Steve Buist, The Hamilton Spectator
For more than half a century, the war on cancer has been fought mainly with three weapons.
The oldest and most reliable of these has been the simplest — a scalpel, to cut out as much of the mass as possible. Any straggler cancer cells left behind are then scorched with radiation.
Finally, the malignant bits that manage to escape are poisoned with chemicals, although often with serious and unpleasant side effects.
As those three weapons continue to be improved and expanded, overall survival rates improve year by year.
Nearly two out of three Canadians diagnosed with cancer can expect to live at least five years, up from about a 50-per-cent survival rate two decades earlier.
And yet, there’s something missing from this arsenal.
“Slowly but surely we’ve improved our chances of people living longer with better surgical techniques, better radiation techniques, better chemotherapy and more specific chemotherapy along the way,” says Dr. Rosalyn Juergens, a researcher at Hamilton’s Juravinski Cancer Centre. “But talking to my patients, they often say, ‘Gosh, we kinda thought you guys would hit a home run (by now) and that we could do better.’ ”
Cancer researchers have long believed that a fourth weapon must exist — the human body itself, with the help of the immune system’s soldiers. The immune system has developed some sophisticated weapons to fight off harmful foes, whether foreign or domestic.
Cancer cells are obviously harmful. Over time, they kill the body. Yet when cancer comes calling, for some reason the immune system is tricked into turning a blind eye to the threat.
So why can’t the body’s natural defences mount an attack against these rogue cells? Can the sleeping giant be roused into action?
The answer, it appears, is yes and the implications are massive.
It’s early days yet but immunotherapy — the science of developing treatments that awaken the body’s immune system — is showing signs of turning the tables in the fight against cancer.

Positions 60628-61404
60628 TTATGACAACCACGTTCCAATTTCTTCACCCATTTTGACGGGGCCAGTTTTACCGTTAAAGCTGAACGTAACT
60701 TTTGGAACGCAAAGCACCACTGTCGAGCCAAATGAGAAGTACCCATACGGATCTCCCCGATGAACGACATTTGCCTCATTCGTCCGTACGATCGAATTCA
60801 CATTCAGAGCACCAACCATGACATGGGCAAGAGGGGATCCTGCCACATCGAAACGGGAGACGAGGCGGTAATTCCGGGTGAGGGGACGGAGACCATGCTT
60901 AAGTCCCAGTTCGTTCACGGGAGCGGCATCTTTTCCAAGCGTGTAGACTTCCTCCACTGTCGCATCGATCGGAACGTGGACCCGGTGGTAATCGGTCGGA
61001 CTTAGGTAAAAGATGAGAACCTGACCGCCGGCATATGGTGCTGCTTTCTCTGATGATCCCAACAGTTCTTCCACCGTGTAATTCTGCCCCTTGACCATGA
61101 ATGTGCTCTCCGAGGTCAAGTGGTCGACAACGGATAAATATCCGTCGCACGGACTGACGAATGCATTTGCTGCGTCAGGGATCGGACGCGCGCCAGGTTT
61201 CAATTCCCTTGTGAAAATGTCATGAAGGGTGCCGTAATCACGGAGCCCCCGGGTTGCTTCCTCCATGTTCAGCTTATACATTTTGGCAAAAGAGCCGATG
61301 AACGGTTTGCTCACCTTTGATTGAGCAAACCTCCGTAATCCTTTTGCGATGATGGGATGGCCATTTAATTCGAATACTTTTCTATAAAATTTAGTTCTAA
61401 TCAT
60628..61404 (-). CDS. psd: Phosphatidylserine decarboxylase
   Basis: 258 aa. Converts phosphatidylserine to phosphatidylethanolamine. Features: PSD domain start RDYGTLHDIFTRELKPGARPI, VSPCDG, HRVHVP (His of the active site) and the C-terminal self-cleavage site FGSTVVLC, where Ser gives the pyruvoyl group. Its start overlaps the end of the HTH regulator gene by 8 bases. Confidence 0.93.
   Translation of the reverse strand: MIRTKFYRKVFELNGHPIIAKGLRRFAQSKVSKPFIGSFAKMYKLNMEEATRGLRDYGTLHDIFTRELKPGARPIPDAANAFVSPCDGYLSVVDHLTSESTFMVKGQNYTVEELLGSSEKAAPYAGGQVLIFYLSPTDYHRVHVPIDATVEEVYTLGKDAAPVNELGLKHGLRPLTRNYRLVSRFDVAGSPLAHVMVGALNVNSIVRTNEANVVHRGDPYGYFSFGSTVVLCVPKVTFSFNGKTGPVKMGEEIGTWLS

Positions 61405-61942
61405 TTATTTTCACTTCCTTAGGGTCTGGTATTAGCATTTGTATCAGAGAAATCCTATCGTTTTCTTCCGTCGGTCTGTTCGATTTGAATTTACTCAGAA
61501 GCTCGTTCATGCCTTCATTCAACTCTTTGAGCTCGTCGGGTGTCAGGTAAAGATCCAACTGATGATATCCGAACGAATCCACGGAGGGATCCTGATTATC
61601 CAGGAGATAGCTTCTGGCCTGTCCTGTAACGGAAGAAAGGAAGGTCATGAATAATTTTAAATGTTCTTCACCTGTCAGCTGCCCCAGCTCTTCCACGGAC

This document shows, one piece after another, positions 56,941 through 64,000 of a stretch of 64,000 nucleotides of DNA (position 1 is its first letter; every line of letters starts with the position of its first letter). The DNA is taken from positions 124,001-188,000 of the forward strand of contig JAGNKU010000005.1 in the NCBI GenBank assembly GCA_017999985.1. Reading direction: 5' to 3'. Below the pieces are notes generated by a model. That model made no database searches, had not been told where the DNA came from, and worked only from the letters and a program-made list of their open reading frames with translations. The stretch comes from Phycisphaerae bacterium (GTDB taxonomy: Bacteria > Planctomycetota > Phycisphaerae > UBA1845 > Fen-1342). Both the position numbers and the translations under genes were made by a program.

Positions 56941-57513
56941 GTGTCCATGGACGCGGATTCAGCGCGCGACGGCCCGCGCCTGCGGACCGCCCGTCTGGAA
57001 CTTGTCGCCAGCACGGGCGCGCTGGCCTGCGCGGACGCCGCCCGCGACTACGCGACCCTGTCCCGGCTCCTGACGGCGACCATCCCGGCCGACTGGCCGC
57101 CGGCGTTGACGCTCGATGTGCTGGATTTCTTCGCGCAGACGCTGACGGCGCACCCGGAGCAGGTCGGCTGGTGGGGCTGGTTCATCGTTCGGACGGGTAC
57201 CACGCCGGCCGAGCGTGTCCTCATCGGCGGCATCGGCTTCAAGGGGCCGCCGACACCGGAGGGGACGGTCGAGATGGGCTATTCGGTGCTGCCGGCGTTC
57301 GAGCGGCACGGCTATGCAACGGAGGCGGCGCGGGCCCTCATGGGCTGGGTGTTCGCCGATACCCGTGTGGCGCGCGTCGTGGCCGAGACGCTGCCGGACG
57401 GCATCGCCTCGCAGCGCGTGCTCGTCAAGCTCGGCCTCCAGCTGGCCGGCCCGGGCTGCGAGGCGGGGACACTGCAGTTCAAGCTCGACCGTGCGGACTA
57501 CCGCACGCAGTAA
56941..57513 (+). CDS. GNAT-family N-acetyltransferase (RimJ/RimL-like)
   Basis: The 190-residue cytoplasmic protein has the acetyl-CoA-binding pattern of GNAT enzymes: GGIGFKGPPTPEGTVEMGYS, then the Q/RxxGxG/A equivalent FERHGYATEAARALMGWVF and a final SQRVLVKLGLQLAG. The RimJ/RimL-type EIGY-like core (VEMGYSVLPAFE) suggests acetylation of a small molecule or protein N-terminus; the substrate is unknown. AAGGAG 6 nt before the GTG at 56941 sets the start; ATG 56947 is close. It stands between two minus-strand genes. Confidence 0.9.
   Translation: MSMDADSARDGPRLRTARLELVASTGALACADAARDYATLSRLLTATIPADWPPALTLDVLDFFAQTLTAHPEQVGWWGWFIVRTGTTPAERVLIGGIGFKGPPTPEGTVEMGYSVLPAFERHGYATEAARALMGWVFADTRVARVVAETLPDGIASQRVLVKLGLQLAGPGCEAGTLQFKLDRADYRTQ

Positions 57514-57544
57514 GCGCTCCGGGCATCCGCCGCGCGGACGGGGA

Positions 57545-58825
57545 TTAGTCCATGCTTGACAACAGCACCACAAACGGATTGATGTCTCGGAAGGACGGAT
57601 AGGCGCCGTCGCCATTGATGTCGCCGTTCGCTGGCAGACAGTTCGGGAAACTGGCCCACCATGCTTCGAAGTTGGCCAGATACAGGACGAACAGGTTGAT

“This has changed everything,” says Dr. Jonathan Bramson, a McMaster University researcher and one of Canada’s leading cancer immunology experts. “It’s no longer scientists in a laboratory playing with mice. This is now scientists in a clinic treating patients and getting responses in patients that are unheralded.”
Immunotherapy is the leading edge of a wave of sophisticated new directions in cancer treatment that attack the disease with remarkable precision. It has led to an explosion in the number of options that are available, or soon might be.
Searching with the terms “tumour” and “immunotherapy” on the U.S. National Institutes of Health’s clinical trial registry, there are currently 338 trials actively recruiting patients.
The American Food and Drug Administration is aware of more than 700 cancer drugs of all types in the pipeline. If even a quarter of those make it to the marketplace that would represent a massive influx of new treatments, considering there were only eight new cancer drugs approved in the U.S. in 2014.
At first glance, the numbers reported by clinical trials might not seem impressive. For some new immunotherapies, the average improvement in overall survival might be only a matter of months compared with the previous best option.
But there’s a bigger story hiding in the statistics.
When some of the treatments have been used against advanced lung cancer and melanoma, up to 20 per cent of the patients have shown a long-term response.
That might not sound like much, but keep in mind that not long ago, the long-term survival rates for final-stage patients would have hovered closer to zero per cent.
“Hopefully, over time, we’re going to be able to afford to be a lot more picky in that a response rate of 20 per cent or living two months longer is just not going to be acceptable,” says Dr. Sebastien Hotte, a medical oncologist and head of the Juravinski Cancer Centre’s Phase I research program. “It has been acceptable in large part because that was as good as it got.”
The solution to better survival rates will likely be a combination of attacks — surgery, radiation and chemotherapy to reduce the bulk of cancerous cells and then an immunotherapy agent to finish the job. Or perhaps a combination of immunotherapy drugs that attack different checkpoints.
“What we’ve learned over the past 35 years in the war against cancer is that you cannot beat cancer with a single line of therapy,” says Bramson. “You’ll only beat it if you come in with multiple lines of attack rapidly before it has a chance to change.”